The Talking Book Program is now serving patrons with a great new service called Duplication on Demand (DoD). It will allow you to get almost any book that is available on BARD right away. When you order books, or when automatic selection orders books for you, they are recorded on a cartridge and sent to you within a day or two (provided you don’t already have a full quota.) Of course, if you have other requests on your list, you’ll need to tell us if you want new requests first. Otherwise, the computer may send older requests before the new ones. There’s no waiting for other patrons to return a copy; all downloadable books are always available. DoD puts up to 8 books on one cartridge, but you don’t need to be able to use Bookshelf because new programming has simplified the way you move from book to book. You can also get a whole series put on one cartridge– in series order—just let us know if there’s one you would like.

We are starting the process of moving all of our established audio readers to DoD. This will take quite a while, as each reader must be set up individually. DoD settings will be based on your current account profile, but these settings can be changed at your request. We are working through our patron list diligently, but it may be some time before we get to you. If you would like to switch to DoD right away, please contact us, and we’ll set you up.

Here’s what to expect when you start getting DoD cartridges:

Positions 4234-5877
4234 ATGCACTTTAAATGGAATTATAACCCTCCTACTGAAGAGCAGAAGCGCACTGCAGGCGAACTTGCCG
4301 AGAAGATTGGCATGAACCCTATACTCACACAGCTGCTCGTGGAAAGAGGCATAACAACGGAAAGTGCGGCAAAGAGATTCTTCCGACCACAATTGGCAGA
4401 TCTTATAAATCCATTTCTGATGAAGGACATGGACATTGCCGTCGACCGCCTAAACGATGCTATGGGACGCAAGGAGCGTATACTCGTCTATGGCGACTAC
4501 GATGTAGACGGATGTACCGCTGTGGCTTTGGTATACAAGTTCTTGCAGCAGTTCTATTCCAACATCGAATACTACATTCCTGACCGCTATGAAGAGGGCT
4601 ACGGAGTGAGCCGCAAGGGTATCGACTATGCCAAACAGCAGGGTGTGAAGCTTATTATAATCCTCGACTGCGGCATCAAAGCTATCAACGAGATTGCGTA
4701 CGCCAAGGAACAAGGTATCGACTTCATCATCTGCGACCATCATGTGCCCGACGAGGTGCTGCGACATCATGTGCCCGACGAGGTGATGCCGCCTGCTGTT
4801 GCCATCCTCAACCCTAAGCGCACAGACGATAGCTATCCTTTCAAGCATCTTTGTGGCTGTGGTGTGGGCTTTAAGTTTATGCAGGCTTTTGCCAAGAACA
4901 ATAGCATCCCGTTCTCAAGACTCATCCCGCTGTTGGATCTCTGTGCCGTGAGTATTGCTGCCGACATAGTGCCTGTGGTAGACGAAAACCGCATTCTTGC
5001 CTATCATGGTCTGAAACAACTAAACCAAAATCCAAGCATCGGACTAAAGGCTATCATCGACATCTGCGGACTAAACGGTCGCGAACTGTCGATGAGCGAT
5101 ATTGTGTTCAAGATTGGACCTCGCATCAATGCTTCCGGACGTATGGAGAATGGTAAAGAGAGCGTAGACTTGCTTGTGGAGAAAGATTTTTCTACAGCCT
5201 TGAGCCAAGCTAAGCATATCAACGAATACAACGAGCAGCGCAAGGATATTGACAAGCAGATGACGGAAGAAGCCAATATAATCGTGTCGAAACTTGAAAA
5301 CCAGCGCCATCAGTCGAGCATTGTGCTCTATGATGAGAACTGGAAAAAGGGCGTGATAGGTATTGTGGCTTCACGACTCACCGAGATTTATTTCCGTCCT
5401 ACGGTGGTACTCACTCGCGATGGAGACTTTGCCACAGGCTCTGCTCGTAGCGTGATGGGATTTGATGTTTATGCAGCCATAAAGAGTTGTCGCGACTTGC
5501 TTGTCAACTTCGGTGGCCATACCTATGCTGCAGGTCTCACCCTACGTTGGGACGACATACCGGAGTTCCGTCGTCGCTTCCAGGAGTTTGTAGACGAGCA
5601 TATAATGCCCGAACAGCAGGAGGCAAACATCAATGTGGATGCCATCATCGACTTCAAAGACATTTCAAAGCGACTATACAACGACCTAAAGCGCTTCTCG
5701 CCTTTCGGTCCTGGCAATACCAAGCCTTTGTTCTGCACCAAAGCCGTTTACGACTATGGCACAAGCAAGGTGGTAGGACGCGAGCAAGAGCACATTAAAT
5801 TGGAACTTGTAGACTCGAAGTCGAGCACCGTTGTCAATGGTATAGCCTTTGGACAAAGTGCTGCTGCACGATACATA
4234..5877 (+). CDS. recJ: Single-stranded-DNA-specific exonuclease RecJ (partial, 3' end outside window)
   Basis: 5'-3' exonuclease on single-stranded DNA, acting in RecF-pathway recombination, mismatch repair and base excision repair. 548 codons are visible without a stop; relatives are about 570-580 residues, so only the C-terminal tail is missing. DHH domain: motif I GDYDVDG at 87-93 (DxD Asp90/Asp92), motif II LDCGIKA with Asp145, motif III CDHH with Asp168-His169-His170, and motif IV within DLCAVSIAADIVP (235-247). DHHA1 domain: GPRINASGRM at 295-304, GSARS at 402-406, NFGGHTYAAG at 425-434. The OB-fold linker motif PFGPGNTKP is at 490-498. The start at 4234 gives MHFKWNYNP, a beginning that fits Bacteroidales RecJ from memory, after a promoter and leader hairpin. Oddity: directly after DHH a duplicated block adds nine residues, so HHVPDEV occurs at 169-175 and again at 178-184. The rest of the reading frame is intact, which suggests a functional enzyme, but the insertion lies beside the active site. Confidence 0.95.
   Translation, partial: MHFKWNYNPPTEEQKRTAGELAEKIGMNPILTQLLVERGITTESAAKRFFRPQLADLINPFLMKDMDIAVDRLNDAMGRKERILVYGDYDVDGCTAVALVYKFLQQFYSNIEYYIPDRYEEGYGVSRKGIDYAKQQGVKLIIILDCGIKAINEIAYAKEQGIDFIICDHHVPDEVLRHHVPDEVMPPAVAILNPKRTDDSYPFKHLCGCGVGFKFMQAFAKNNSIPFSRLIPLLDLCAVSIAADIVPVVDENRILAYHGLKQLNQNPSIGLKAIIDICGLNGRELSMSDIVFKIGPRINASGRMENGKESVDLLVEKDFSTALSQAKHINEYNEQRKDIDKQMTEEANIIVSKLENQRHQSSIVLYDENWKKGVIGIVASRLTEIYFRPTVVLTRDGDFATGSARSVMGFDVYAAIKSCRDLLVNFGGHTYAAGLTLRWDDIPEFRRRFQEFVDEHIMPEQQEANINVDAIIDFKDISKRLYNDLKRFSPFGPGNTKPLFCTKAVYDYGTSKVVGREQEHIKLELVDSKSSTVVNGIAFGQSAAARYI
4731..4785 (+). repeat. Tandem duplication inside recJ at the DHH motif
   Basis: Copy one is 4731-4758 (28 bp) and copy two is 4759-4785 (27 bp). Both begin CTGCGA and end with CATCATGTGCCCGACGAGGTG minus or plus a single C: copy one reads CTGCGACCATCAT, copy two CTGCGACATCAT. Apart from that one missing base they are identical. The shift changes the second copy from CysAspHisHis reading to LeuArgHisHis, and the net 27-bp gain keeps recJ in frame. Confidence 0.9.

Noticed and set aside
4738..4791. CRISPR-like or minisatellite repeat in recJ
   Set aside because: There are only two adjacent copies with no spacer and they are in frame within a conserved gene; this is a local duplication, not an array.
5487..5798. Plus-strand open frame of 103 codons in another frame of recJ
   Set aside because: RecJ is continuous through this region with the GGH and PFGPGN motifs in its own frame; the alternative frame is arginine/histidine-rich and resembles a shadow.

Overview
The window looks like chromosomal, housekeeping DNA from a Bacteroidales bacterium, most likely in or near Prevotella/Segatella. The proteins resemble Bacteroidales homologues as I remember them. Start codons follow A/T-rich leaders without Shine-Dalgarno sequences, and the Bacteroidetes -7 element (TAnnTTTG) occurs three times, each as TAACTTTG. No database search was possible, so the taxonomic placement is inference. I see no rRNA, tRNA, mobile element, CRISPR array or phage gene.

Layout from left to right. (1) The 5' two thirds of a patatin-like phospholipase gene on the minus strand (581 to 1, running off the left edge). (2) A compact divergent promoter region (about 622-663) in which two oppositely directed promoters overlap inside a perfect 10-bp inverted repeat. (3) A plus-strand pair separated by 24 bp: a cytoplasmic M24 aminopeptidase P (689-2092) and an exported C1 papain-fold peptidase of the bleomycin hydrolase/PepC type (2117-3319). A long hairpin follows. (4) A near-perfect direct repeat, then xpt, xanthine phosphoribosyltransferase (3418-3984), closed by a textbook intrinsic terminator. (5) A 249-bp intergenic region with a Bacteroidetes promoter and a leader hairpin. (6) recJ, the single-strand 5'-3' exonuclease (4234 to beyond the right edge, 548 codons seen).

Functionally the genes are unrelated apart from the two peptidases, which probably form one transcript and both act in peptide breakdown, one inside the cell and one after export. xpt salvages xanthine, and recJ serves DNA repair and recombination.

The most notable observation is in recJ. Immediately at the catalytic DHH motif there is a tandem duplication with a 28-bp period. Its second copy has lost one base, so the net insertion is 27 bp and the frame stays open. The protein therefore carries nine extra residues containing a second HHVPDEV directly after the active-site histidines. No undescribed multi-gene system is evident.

• Each reader can have up to three cartridges checked out at once*

• Each cartridge may have as many as 8 books on it* (or a whole series, at your request.)

• Each cartridge will be labeled “TX Talking Book Library: Audio Books.”

• The mailing container will have a folded book card listing the titles that are on the cartridge.

• To return cartridges, simply remove the book card. The container has TBP’s return address permanently on it.

• Once a cartridge gets back to us, we’ll send you another one. It’s very important to send cartridges back right away to prevent gaps in service.

• The loan period for cartridges is 60 days, with an option to renew for another 60 days, so you’ll have plenty of time to read all of the books on the cartridge.

• If you want to reread a book or cartridge, we can send it again.

Questions? Please contact us! We’ll be happy to answer them. You can email us at, or call us at 1-800-252-9605.

*Note to Institutions: Since institutions (schools, nursing homes, etc.) serve multiple readers, you will receive more cartridges, each containing one book. For more information, please contact us.

*Note to Demo Sites: Demo sites will receive 1 cartridge that contains a Spanish book and an English book.